Core Values and Beliefs

ZEALOTRY!  –  This life I lead has religious overtones.  Use my blog widget to search my blog for the word zealot.  I am one for BDSM.  The word seems to keep coming up.  So excuse me if this bores you, but I have been thinking lately about what defines me, what my core values and beliefs are that have made it possible for me to be so blessed.

This blog started with a comment by my slave. – As she was fulfilling her gratitude ritual, one of her three things was “when crying turns to laughter”.  She is a wrangler, rides horses, and she had a little girl that was so scared she was crying and hiccuping.  She brought her horse up beside the girl, and by the end of the ride, the girl was laughing.  My reaction was too fold.  First, I was pleased.  She should be in service to the universe, finding her pleasure in these very kind of moments.  But there is also a danger when we do well and we know we have done so.  We must avoid pride.  Its an odd dance.  We must know that we have value, and hold that to our heart, but take away from it not pride which is poisonous, but the joy that we create with that value.  We must see not the value of our relations, but the value we bring to relations.  Like all things of value, its a complex, delicate dance.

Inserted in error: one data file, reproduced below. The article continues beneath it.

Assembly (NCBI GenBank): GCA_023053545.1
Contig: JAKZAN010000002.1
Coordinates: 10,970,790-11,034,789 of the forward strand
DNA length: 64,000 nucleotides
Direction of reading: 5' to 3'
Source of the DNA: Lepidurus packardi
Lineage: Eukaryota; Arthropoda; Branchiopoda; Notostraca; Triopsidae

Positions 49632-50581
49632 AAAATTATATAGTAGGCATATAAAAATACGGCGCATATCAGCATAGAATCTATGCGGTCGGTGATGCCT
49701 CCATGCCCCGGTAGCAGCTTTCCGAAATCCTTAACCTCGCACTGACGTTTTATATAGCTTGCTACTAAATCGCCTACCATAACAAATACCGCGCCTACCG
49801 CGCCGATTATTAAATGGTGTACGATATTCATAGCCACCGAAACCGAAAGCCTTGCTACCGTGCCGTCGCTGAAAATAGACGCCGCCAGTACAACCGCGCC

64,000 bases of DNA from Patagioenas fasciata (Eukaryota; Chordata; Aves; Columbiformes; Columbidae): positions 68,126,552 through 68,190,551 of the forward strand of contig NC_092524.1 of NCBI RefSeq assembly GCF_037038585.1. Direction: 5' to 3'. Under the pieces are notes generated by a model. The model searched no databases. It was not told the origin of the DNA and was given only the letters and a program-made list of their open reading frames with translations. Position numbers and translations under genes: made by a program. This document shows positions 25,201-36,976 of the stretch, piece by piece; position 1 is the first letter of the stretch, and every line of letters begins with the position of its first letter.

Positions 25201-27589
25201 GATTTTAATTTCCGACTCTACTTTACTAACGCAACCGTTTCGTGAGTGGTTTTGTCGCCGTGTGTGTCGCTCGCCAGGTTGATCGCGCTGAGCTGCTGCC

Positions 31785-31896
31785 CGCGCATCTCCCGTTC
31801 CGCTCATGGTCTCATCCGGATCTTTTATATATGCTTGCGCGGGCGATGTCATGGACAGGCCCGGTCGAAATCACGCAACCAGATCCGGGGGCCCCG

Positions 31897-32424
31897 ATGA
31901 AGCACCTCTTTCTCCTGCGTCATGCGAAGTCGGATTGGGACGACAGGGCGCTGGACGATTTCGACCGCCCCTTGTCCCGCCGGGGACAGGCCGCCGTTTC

So I find myself wanting to list my core values. Here is what I came up with:

  1. Equality  – Thou shall strive at first meeting, to neither take, nor give authority, treating all persons as an equal in authority to yourself, and will continue to do so until a shift in power is arrived at in a consensual manner.  Equality is not the highest form of exchange, equity is.  Equality is merely the starting point from which all human exchange should flow, and it should flow, to equity.
  2. Respect – Thou shall strive at first meeting to give utmost respect, as a sign of who you are, indicating that you understand equality, and the need to understand one another.  Often the distance between your beliefs may make respect difficult. It is not necessary to agree with a person, to respect their logic or core belief.  Remember that the degree of effort you put into giving respect, is a reflection of who you are. Respect earned is necessary to establish honesty, with which you may achieve trust, and trust is a perquisite to a higher state of exchange, an equitable one.  Respect given and earned, removes barriers to your potential exchanges.
  3. Consensual Power Exchange – Thou shall strive to find your place among others in the structures of authority that surround us. These structures exist for many reasons.  From police, to parents, from employers to politicians, from judges to generals, we are surrounded by people with certain authority.  If these structures align with your values, you will acknowledge and consent to accept authority or consent to give authority within them. You will peaceably resist all exchanges of authority that do not align with your values, or are forced upon you, or to which you will not consent. Thou shall be mindful that love and power exchanged can only exist together, with consent.  Where power is taken without consent, love is absent.  Dominance and submission is just a natural extension of the power systems around us and teaches us something of the world we would create with others.